In The Shadow of The Dams: The Legacy of Manitoba Hydro on Province’s First Nations
It was shortly after dusk when our float-plane arrived on the trapline along the Churchill River in Northern Manitoba. Within a few hours we heard our first call from across the river. “Moose,” said Chaiton Spence, who’s father Robert, a band councillor from Split Lake and former trapper, fisherman, and hunting guide proceeded to hush his eager grandchildren. “Ooof! Ooof!” he called back, mimicking the sound of a cow to lure the bull moose in.
These fall hunting trips are an annual tradition for the hunters of Tataskweyak Cree Nation who call the shores of Split Lake home. Once an animal is finally harvested, it is flown back to the community and is shared among family and elders. Though the hunt is old as time, nowadays those with cabins on trap lines are now flown out as part of a land access program funded by the crown corporation, Manitoba Hydro. It is just one of many facets of a compensation agreement with the Tataskweyak Cree Nation to make up for the impacts of hydroelectric dams to their waters and traditional way of life.
Manitoba Hydro’s devastating impact on Northern First Nations communities began in the 1960s, when the crown corporation began to harness the energy of Lake Winnipeg and the Nelson River with the construction of hydroelectric dams. The first was the Kelsey Dam 20 kilometres upstream of Split Lake, which was built to power the nickel mines in the newly founded city of Thompson,. Today, hydroelectric energy accounts for 97 per cent of the energy generated in Manitoba. Split Lake is just one of a handful of Indigenous communities that has been negatively impacted by the environmental impacts of the province’s electrical infrastructure. Along the entire route of Manitoba Hydro’s power generation are First Nations Communities whose lives have been upended by the need for what has been marketed as “clean energy.”
“Hydro has done what residential schools were unable to do, it has destroyed our culture,” says Tataskweyak Cree Nation Elder Eunice Beardy.
Local First Nations fight against Manitoba Hydro dates back to 1975 when a public inquiry was launched to address the concerns of several communities. By 1977 the federal and provincial governments in tandem with Manitoba Hydro negotiated the The Northern Flood Agreement with First Nations from Split Lake, Nelson House, York Landing, Norway House, and Cross Lake. The agreement promised compensation for the duration of the projects for injury or of loss of life on the waterways made hazardous by debris or unstable ice. Among many protections which the two governments claimed to offer was the “eradication of mass poverty and mass unemployment.” The treaty, however, was never implemented.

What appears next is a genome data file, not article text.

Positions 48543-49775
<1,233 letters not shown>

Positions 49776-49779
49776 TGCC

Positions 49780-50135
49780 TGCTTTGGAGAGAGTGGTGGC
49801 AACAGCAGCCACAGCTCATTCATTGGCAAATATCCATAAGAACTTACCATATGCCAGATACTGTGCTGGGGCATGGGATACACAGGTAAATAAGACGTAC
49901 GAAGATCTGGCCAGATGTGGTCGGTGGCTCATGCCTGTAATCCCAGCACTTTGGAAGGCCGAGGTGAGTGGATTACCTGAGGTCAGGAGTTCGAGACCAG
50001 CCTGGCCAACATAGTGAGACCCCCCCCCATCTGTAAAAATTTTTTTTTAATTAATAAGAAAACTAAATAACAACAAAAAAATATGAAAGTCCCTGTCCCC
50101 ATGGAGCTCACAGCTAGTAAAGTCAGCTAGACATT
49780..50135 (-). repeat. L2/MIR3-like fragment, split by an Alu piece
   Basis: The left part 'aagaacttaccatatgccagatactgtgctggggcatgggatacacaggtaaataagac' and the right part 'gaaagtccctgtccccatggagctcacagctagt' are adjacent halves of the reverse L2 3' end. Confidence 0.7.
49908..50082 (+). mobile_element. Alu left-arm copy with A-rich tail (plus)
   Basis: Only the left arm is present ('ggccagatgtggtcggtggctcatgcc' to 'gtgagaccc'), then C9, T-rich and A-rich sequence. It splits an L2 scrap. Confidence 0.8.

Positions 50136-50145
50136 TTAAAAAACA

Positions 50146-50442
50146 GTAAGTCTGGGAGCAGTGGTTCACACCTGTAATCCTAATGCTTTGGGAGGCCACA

Then in 1992 the government proceeded to individually negotiate with each community to sign “implementation agreements”, which effectively nullified their obligations under the NFA. Four of the five communities signed agreements, each unique and independent of the next, which included large cash settlements, but the community of Cross Lake refused. To this day they continue to fight for their rights under the NFA.
Manitoba Hydro is currently in the process of completing its sixth and most expensive megadam on the Nelson River, known as Keeyask. The primary purpose of the dam is to export energy to the United States. After decades of exploiting Indigenous lands for profit without consultation, Manitoba Hydro was forced to partner with four communities whose traditional territory would be impacted by the new Keeyask Dam. The proposed partnership divided the people – from those who saw profitability and employment in the partnership and those who clung tightly to their indigenous values to protect nature.
Ultimately all four communities signed on: Tataskweyak Cree Nation, Fox Lake Cree Nation, York Landing, and War Lake Cree Nation. Each voted to purchase shares in the project, totalling 25 per cent. Many who voted for the project said they were told, and believed, it would be built with or without their consent. Since approval in 2012, the price tag for the dam and transmission line has grown from $9.8 billion to almost $14 billion. This budget overrun coupled with a drop in the price of electricity in the United States, due to natural gas fracking, has undercut profitability and the prospect for the communities to financially benefit from the partnership.
The collection of photographs published here were taken between 2016 and 2019 while exploring the reality of life in the shadow of hydroelectric development in northern Manitoba. The creation of composites were inspired by the art work of Split Lake’s Robert Spence.
The publishing of this story was sponsored by Smokestack Studios
Editor’s note: Aaron Vincent Elkaim’s documentary work in northern Manitoba was supported through grants from the Ontario Arts Council and the University of Manitoba’s Wa Ni Ska Tan, an organization that works with hydro-impacted communities. Neither organization had any editorial influence on the production of this work.
Liked it? Take a second to support True North Photo Journal on Patreon!
Aaron Vincent Elkaim is a Canadian documentary photographer. His work focuses on cultural-environmental narratives that examine the relationship between humanity and the natural world within the evolving landscapes of development and colonialism. Balancing the subjective nature of photography and the search for truth, Aaron builds narratives that strive to address the need to protect the natural world through questioning our relationship to it.